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Lots of values significantly off in Genova Nutreval

Discussion in 'General Symptoms' started by brainfog316, Dec 2, 2012.

  1. brainfog316


    Does anybody know how to draw conclusions from a Genova Nutreval Test, where lots of values are really out of whack? I am happy to post the test pdf itself if you tell me where to upload it. I am also open to a consultation with a doctor who has significant experience in methylation issues and the use of the Nutreval test as part of building the bigger picture.

    High Red Beta-OH-Butyric Acid (BHBA)
    High Red Suberic Acid
    High Yellow 3-Methyl-4-OH-phenyglycol
    High Red Alpha-Ketoisovaleric Acid
    High Red Alpha-Ketoisocaproic Acid
    High Red Alpha-Keto-Beta-Methylvaleric Acid
    High Red 3-Hydroxypropionic Acid
    Low Red 3-Hydroxyisovaleric Acid
    Low Red Alpha-Hydroxyisobutric Acid

    Low Methionine
    Low Phenylalanine
    Very high Taurine
    High Threonine
    Quite high Cystathionine
    Low Glycine
    Low Serine
    Low Ethanolamine
    High Phosphoethanolamine
    Low Phosphorine
    Almost non existent Aspartic Acid
    Low Cysteine
    Low Glutamine
    High alpha-linolenic
    High Eicosadienoic
    High Stearic
    Low Arachidic
    Low Behenic
    Hi Tricosanoic
    Low Pentadecanoic
    Low Magaric
    Low Glutathione
    Yellow Low RBC copper
    Yellow Low RBC manganese
    Yellow Low RBC potassium
    Yellow Low RBC selenium
    Red High Mercury
    Yellow high lead
    Yellow high Antimony
    Yellow high Arsenic

  2. Sushi

    Sushi Moderation Resource Albuquerque


    You might try a consult with Dr. Neil Nathan. He and Rich worked together and did a study of the simplified methylation protocol. I don't know if he can consult by phone or Skype though.

    Best wishes,
  3. Valentijn

    Valentijn Senior Member

    Were vitamins or homocysteine tested at all? Cysteine is pretty essential in a lot of ways (including forming glutathione), and having a high level of its precursor (cystathionine) indicates you might not have enough B6 to help convert it.

    You could try supplementing these. Though getting elements tested in your blood might give a more accurate look at what's happening. I had generally normal levels in whole blood, but low in blood cells and high in serum ... so what looks like a deficiency in urine or even whole blood might not be a simple deficiency.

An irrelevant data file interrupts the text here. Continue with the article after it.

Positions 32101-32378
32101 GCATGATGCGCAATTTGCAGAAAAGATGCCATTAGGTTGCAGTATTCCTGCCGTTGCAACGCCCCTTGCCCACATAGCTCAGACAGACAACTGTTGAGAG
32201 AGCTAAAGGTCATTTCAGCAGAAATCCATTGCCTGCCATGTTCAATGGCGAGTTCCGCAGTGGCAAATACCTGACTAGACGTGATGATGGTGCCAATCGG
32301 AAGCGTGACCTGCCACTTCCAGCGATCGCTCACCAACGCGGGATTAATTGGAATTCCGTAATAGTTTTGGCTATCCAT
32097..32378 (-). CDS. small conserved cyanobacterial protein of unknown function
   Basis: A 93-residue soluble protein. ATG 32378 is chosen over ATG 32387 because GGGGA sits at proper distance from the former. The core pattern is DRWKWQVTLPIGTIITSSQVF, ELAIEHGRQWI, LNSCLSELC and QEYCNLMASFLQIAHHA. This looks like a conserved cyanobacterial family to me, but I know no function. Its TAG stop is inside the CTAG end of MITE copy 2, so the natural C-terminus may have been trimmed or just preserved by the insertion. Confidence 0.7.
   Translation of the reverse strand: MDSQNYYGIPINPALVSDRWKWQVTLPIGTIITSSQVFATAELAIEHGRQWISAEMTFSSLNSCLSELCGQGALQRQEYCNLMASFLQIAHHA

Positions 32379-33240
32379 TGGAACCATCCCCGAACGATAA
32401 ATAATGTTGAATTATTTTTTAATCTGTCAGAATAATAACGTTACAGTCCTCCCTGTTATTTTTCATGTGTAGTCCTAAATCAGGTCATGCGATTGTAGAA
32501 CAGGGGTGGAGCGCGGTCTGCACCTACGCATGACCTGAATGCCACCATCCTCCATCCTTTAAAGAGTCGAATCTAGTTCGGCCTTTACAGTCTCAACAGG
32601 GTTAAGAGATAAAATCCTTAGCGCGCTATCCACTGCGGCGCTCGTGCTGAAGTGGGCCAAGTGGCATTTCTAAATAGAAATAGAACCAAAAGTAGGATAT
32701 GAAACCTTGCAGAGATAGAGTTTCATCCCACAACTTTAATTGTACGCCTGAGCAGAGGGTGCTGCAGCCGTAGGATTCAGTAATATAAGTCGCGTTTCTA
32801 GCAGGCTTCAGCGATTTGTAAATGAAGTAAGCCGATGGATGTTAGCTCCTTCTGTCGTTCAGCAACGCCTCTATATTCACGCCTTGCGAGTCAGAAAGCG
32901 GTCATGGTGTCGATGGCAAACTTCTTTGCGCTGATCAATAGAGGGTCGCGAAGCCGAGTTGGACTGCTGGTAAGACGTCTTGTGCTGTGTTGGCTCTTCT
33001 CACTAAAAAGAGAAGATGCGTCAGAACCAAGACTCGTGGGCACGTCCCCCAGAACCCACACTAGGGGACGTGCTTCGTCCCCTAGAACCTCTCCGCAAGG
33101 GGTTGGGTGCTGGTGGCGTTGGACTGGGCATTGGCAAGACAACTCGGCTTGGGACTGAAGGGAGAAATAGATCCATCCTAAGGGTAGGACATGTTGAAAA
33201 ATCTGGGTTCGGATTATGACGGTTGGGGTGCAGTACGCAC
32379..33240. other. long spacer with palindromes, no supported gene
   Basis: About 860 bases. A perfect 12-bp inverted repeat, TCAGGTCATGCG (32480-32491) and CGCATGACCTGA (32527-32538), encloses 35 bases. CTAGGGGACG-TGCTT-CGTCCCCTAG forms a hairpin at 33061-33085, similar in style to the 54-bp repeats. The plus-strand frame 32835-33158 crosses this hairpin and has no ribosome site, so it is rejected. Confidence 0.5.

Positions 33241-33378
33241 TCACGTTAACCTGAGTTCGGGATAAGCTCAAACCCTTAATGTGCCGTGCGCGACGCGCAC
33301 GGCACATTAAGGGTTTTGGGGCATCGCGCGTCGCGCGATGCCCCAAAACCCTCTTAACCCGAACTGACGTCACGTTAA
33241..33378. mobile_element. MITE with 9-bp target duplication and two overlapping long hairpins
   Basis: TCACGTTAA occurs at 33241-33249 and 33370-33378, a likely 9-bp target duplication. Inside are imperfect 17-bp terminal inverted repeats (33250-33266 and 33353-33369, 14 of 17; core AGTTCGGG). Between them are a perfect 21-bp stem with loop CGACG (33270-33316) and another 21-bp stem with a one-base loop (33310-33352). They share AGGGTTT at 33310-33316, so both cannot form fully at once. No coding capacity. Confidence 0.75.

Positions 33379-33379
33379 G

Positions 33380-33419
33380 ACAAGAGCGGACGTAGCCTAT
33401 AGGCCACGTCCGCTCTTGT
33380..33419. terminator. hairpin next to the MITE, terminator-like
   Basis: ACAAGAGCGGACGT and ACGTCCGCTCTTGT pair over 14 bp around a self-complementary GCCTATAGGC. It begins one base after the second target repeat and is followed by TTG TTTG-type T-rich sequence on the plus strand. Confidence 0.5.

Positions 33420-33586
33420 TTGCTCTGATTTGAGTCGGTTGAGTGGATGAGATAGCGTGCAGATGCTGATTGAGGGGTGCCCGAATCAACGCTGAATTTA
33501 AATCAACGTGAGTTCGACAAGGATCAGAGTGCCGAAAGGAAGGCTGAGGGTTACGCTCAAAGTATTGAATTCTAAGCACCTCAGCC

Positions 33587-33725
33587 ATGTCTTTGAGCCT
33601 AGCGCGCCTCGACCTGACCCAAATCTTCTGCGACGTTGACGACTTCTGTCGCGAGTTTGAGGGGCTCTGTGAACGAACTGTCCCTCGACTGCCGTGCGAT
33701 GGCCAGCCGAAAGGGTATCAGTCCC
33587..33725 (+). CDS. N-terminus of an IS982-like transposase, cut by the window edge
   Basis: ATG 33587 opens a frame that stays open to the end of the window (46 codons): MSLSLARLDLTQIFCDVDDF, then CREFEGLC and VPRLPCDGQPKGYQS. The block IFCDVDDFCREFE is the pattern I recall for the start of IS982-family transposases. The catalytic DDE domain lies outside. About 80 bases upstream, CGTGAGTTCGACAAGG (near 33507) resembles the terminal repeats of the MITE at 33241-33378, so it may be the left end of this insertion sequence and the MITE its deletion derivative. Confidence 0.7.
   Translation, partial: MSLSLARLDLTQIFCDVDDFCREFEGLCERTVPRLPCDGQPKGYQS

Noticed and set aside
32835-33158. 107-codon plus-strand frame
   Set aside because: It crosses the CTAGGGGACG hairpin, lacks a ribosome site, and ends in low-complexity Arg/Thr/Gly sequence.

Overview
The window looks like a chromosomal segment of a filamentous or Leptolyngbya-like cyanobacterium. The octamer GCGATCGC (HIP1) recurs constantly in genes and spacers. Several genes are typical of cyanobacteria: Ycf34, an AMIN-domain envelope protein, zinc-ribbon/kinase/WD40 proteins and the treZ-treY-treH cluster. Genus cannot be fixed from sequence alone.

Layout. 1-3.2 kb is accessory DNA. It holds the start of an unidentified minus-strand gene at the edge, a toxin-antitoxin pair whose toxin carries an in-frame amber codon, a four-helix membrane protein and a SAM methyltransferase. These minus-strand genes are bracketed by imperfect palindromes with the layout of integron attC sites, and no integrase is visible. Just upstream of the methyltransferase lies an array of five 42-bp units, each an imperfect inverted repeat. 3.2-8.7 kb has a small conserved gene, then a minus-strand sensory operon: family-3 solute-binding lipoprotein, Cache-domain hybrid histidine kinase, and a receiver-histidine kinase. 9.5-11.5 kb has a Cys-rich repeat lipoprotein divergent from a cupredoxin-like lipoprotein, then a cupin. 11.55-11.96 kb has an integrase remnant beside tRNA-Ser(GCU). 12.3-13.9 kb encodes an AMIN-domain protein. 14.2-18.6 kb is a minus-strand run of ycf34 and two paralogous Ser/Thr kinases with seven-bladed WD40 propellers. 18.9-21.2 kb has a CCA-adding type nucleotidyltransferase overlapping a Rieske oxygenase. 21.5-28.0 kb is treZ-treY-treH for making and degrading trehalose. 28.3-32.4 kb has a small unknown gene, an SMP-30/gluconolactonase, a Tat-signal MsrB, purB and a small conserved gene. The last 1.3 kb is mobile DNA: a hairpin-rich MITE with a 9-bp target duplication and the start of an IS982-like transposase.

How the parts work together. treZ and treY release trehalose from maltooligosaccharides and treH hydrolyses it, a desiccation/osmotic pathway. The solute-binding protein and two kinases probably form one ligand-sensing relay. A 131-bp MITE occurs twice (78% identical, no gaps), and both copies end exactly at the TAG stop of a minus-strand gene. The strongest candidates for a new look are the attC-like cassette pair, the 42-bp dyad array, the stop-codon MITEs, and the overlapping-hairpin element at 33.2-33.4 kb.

4. brainfog316


    My bad - yes - there is a vitamin section in the lab and it is as you suspected:
    Yellow Need:
    ALA, Niacin (B3), Pyridoxine (B6), Folic Acid (B9), Cobalamin (B12), Zinc

    Red Need:
    Thiamin (B1), Riboflavin (B2), Biotin (B7)

    I have taken the Yasko panel and the Vitamin Diagnostics Methylation Pathways Panel, too and am waiting for both results, but I know I have probably inherited a nice list of polymorphisms from my father, who is:
    COMT --, VDR Taq+-, MAOA++, ACE++, MTHFR C677T+-, MTHFRA1298C+-, MTRR 11+-,BHMT1+-, CBS C699T+-, CBS A360A+-, SHMT+-, NOS D298E+-

    Since brainfog, short term memory, focus (can't read books), fatigue, post exercise fatigue, high cholesterol are my primary complaints I assume I have inherited (but I won't act on this assumption obviously until I get my own tests back) I assume I have inherited a nice mix of those SNPs.

    And yes my homocysteine is 9.1 in a range of 0-15, which while in the range is quite high I think, right?

    In term of the Genova test results and recommendations: Because I am fairly sure I am mercury toxic fom the many amalgam fillings I grew up with ( and they were improperly removed at age 25) I can't just take ALA as a supplement (says Cutler) and I believe because of the possible MTHFRs I have I am not really supposed to take folic acid (which kind of rules out the Yasko Neurological Health formula for me). I could easily either find a multi B vitamin that contains the right mix or individually take the needed Bs. I am also chronically Vit D deficient which comes up nicely as soon as I start taking 6,000 units a day. The other issues with the Yasko (Holistic Heal) multi is that it has a lot of taurine and my taurine is sky high. So, technicaly I probably shouldn't take it. But I did read somewhere that the body works in mysterious ways and that a high level of blood taurine doesn't necessarily mean the body doesn't need taurine.

    Sorry for the random/scattered thoughts - it's one of my symptoms.
  5. Valentijn

    Valentijn Senior Member

    The good thing about the B vitamins, except B6, is that they're water-soluble, so taking too much of the others isn't a problem - any excess just gets peed out. Any intelligent B-complex (doses based on what a body typically needs, instead of "50 of everything") should be fine, though active (methyl-) forms of folate (B9) and cobalamin (B12) might be preferable.

    At any rate, it's probably a good idea to avoid the cyanocobalamin form of B12, since that can leave small amounts of cyanide behind, which might be a problem if your body isn't able to detoxify it properly.

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